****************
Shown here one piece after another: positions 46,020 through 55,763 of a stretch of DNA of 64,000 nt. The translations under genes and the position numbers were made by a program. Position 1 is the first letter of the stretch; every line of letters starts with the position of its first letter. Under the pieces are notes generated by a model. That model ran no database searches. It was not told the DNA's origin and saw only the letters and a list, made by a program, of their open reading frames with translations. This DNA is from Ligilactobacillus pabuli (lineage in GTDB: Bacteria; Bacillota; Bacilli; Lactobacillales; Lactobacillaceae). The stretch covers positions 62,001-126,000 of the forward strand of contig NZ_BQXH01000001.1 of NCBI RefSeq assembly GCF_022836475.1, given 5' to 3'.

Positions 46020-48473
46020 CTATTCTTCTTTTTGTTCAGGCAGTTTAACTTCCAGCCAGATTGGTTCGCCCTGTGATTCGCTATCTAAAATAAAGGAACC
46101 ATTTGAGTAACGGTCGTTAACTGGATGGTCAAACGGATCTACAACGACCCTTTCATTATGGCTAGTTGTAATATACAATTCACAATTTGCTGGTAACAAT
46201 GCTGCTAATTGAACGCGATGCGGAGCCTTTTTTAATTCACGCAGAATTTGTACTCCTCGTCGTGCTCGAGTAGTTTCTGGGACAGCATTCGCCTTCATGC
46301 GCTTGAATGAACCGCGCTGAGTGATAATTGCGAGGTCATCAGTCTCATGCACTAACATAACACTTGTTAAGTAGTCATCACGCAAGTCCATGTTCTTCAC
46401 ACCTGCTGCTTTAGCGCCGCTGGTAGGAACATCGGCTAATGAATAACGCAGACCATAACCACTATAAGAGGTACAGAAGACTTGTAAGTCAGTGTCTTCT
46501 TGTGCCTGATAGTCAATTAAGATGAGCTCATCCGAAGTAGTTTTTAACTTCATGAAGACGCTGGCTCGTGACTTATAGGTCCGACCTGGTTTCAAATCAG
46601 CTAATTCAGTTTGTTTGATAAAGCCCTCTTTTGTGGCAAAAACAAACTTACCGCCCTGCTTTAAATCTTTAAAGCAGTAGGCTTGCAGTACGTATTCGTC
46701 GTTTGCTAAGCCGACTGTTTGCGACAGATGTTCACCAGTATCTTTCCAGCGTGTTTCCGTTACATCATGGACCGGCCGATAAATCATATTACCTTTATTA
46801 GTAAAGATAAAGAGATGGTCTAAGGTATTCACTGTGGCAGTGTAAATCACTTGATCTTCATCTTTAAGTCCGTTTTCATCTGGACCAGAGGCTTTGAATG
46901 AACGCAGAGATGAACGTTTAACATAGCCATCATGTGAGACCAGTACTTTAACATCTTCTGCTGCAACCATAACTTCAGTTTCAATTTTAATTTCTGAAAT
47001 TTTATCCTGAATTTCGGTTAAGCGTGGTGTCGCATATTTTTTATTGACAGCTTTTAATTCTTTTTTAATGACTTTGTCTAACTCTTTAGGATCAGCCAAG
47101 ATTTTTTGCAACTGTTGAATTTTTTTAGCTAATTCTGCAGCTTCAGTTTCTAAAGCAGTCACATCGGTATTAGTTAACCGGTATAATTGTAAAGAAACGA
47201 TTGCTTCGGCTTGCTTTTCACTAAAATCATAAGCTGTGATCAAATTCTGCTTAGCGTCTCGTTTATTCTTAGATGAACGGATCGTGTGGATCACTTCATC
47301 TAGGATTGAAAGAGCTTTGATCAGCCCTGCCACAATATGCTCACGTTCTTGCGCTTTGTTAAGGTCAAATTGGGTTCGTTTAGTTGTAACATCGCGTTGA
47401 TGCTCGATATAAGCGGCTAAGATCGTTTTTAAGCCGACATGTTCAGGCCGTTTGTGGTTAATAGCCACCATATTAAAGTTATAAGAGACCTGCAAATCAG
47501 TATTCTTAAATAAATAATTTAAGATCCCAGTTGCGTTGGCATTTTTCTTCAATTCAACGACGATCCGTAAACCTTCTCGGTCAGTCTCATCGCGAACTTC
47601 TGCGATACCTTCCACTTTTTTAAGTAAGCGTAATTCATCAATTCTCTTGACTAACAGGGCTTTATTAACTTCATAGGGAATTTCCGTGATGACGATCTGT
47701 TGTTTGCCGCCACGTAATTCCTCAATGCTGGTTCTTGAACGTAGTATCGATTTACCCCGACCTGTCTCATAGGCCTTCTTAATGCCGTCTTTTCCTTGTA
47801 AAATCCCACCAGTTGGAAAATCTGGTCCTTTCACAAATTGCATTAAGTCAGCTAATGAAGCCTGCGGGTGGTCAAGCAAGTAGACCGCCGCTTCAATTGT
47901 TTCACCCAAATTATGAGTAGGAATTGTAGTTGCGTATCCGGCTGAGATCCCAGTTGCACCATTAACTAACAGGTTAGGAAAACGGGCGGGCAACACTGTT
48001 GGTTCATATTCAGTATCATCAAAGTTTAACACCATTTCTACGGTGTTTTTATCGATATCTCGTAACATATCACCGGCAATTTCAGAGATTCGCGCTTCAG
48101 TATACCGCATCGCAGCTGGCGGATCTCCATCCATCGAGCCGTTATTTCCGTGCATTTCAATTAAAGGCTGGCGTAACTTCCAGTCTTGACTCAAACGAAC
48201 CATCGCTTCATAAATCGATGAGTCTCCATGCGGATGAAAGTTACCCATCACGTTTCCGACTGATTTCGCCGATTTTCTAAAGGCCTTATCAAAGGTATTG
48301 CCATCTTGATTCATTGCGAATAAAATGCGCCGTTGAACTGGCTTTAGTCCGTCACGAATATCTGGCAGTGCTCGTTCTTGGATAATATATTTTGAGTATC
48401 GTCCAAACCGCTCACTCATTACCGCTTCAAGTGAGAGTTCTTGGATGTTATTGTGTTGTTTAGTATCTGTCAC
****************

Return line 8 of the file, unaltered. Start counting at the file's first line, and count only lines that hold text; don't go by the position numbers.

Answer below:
46501 TGTGCCTGATAGTCAATTAAGATGAGCTCATCCGAAGTAGTTTTTAACTTCATGAAGACGCTGGCTCGTGACTTATAGGTCCGACCTGGTTTCAAATCAG